Nasty Gal Pregnancy Discrimination Lawsuit and Other High-Profile CasesPregnancy Discrimination
Pregnancy discrimination is an all too common and unfortunately growing threat to women’s rights. Pregnancy discrimination lawsuits in the United States have risen nearly 50% in the last 15 years despite the passing of the 1978 Pregnancy Discrimination Act. And these are just the cases that women actually bring to court, not accounting for the unknown number of women who are discriminated against, harassed, fired, demoted, or retaliated against for being pregnant but who never file a complaint. The site Pregnant Then Screwed recounts the stories of such women who never filed a complaint but who have faced pregnancy discrimination in the workplace and are now sharing their stories in the hope that they will be able to shed light on this injustice against women and families.
Here’s a look at some of the women who have stood up against their employers through a formal lawsuit and their cases.
Nasty Gal Sued for Illegally Firing Three Pregnant Employees and a Male Employee for Paternity Leave
California – Nasty Gal, a clothing company based out of LA, has been sued by four former employees who all say they were let go illegally: three of the employees were pregnant women, and the fourth was a father about to take paternity leave. The four former Nasty Gal employees claim that while their layoffs were part of a broader companywide layoff and restructuring period, “the people let go accounted for every expectant or recent parent on staff,” according to a Fast Company article.
The lawsuit flies in the face of the woman-run company that has become known for promoting and empowering women and girls and whose CEO, Sophia Amoruso, recently wrote the book Girl Boss.
The lawsuit is still pending.
G.E.B. Medical Management, Inc. Ordered to Pay $6.2 Million in Pregnancy Discrimination Lawsuit
New York – G.E.B. Medical Management was recently ordered to pay $6.2 million in damages to three former employees who claimed they were harassed and discriminated against in 2008 because of their pregnancies. The actions G.E.B. Medical took after learning of the women’s pregnancies clearly violated antidiscrimination laws, strengthening the plaintiffs’ claim.
Read the full story here.
Public Utility Memphis Light, Gas & Water Division (MLGWD) Pays $92,000 for Pregnancy Discrimination
Tennessee – An attorney by the name of Andrea Mosby Meachem who was a seven-year employee of the Memphis Light, Gas & Water Division sued after her employer failed to allow her a reasonable accommodation during her high-risk pregnancy that required bedrest and consequently the ability to telecommute. In the lawsuit, Meachem also included that her employer gave her a negative performance review and took away certain work assignments after she returned from maternity leave.
Read the full story here.
UPS Charged With Pregnancy Discrimination After Failing to Provide a Reasonable Accommodation
One of the most high-profile cases of late is the UPS vs. Peggy Young case, in which Young accused UPS of failing to provide a reasonable accommodation and forcing her to go on unpaid leave, causing her to lose her medical coverage. Young lost in both the district court and the Fourth Circuit Court of Appeals but finally proved her case in the U.S. Supreme Court, which vacated the lower courts’ judgment and returned the case to the district court for another review.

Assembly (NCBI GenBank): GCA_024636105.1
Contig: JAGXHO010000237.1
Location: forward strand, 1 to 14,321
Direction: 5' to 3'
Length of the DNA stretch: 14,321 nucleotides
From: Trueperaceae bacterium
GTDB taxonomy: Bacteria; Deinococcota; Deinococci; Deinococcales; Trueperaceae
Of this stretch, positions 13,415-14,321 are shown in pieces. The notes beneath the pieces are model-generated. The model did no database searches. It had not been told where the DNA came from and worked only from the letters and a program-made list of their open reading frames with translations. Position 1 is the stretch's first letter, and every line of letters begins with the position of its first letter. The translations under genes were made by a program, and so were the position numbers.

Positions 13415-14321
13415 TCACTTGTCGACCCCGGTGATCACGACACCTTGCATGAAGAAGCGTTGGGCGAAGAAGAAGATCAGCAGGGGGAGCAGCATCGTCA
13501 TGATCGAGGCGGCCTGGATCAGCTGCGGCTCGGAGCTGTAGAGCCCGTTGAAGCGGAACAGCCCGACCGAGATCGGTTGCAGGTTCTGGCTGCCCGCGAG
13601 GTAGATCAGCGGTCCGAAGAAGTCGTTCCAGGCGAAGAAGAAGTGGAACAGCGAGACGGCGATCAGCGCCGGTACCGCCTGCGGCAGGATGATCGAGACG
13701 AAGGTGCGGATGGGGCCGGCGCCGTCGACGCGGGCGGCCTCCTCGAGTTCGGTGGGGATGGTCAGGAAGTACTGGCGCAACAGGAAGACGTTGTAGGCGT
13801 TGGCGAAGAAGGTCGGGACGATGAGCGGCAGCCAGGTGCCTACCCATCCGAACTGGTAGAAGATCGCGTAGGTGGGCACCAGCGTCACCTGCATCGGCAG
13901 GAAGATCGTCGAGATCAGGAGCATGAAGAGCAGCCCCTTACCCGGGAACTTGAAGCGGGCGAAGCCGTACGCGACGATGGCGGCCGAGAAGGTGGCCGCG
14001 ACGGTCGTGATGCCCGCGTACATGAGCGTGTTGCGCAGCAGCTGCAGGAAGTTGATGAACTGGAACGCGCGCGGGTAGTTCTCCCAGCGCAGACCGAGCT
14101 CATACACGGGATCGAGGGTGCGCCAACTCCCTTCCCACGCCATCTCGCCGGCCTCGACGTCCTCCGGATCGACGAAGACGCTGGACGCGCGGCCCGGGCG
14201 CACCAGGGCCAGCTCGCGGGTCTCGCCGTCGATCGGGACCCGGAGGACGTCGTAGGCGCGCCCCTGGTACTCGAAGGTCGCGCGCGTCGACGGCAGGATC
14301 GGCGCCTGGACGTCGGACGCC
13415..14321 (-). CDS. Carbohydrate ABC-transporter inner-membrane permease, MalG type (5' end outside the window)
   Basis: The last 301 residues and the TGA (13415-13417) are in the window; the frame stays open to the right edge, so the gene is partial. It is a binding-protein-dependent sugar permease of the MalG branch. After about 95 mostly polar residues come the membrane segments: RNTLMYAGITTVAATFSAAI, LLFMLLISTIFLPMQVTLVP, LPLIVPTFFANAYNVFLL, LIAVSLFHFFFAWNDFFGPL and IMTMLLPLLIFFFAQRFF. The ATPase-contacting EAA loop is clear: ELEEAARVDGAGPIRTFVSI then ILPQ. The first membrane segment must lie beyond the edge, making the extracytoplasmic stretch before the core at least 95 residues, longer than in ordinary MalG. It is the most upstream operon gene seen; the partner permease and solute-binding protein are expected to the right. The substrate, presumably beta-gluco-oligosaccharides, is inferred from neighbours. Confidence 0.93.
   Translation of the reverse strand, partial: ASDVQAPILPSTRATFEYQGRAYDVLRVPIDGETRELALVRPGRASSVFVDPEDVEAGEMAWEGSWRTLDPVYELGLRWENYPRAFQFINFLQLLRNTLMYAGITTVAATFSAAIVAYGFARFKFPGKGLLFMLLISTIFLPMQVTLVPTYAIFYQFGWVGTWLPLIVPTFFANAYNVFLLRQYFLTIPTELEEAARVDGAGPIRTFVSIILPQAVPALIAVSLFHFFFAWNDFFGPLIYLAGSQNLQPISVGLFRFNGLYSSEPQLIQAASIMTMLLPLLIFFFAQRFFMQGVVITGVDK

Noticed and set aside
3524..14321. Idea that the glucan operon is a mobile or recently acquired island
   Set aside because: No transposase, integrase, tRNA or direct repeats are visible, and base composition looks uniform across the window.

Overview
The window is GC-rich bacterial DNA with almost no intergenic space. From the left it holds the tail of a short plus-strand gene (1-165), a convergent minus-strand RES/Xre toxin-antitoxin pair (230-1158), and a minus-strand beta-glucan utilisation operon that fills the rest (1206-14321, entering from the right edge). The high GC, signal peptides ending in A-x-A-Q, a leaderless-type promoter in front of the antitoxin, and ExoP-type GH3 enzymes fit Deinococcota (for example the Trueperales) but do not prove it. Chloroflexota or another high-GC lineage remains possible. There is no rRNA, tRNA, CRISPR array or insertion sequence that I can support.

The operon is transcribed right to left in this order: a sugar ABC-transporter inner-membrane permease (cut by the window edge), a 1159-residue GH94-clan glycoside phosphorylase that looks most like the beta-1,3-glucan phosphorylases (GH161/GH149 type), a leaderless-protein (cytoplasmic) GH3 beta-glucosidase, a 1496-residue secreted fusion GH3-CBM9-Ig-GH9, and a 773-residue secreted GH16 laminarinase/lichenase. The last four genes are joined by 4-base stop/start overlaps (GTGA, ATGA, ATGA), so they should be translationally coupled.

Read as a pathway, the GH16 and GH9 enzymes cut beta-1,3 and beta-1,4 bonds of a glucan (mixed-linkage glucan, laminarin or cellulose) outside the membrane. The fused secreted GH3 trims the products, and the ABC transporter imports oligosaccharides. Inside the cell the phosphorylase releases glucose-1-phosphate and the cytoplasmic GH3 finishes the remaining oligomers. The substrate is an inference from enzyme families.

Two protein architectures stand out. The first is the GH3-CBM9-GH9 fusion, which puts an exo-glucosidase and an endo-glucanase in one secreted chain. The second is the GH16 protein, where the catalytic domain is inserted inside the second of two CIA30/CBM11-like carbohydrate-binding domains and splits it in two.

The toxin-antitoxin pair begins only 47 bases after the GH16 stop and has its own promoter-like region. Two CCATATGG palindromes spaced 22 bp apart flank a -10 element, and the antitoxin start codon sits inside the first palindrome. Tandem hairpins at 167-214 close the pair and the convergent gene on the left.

As reported in a US News article, “This is a big win for Peggy Young and other women in the workplace,” said Sam Bagenstos, the lawyer who argued Young’s case before the Supreme Court. “The Court recognized that a ruling for UPS would thwart Congress’s intent. And it made clear that employers may not refuse to accommodate pregnant workers based on considerations of cost or convenience when they accommodate other workers.”
AutoZone Pays Record-Breaking $185 Million in Pregnancy Discrimination Case
California – Rosario Juarez sued AutoZone, alleging the company demoted her as a result of her pregnancy and then fired her for filing a pregnancy discrimination lawsuit. The jury ultimately agreed with Juarez’s claim of pregnancy discrimination and felt so strongly about the case that they awarded Juarez $185 million in punitive damages. While AutoZone originally claimed it would appeal the ruling, it later dropped its intent to appeal and settled the case.
Read more about this case here.
Anna Police Department in Dayton, Ohio
Ohio – Sarah Puckett sued the Anna Police Department in Dayton, Ohio for pregnancy discrimination, claiming that she was hired as a police officer but was never sworn in after she informed the police chief she was pregnant. Her suit alleges that the police chief informed her she would be sworn in after the birth of her child, but the police chief’s claim never came to fruition. Meanwhile, male officers were hired and sworn in.
The lawsuit is still pending but seeks “injunctive relief, full back pay, past, present and future wages and benefits, court costs, attorney fees and compensatory and punitive damages totaling $500,000,” according to the Dayton Daily News.
At Spiggle Law, we specialize in pregnancy discrimination and protecting employees’ rights. Founder Tom Spiggle is so passionate about fighting pregnancy discrimination that he has even written a book, You’re Pregnant, You’re Fired, in an attempt to help mothers, fathers, and caregivers facing discrimination in the workplace. If you believe you have been the victim of pregnancy discrimination, we can help. Contact us today.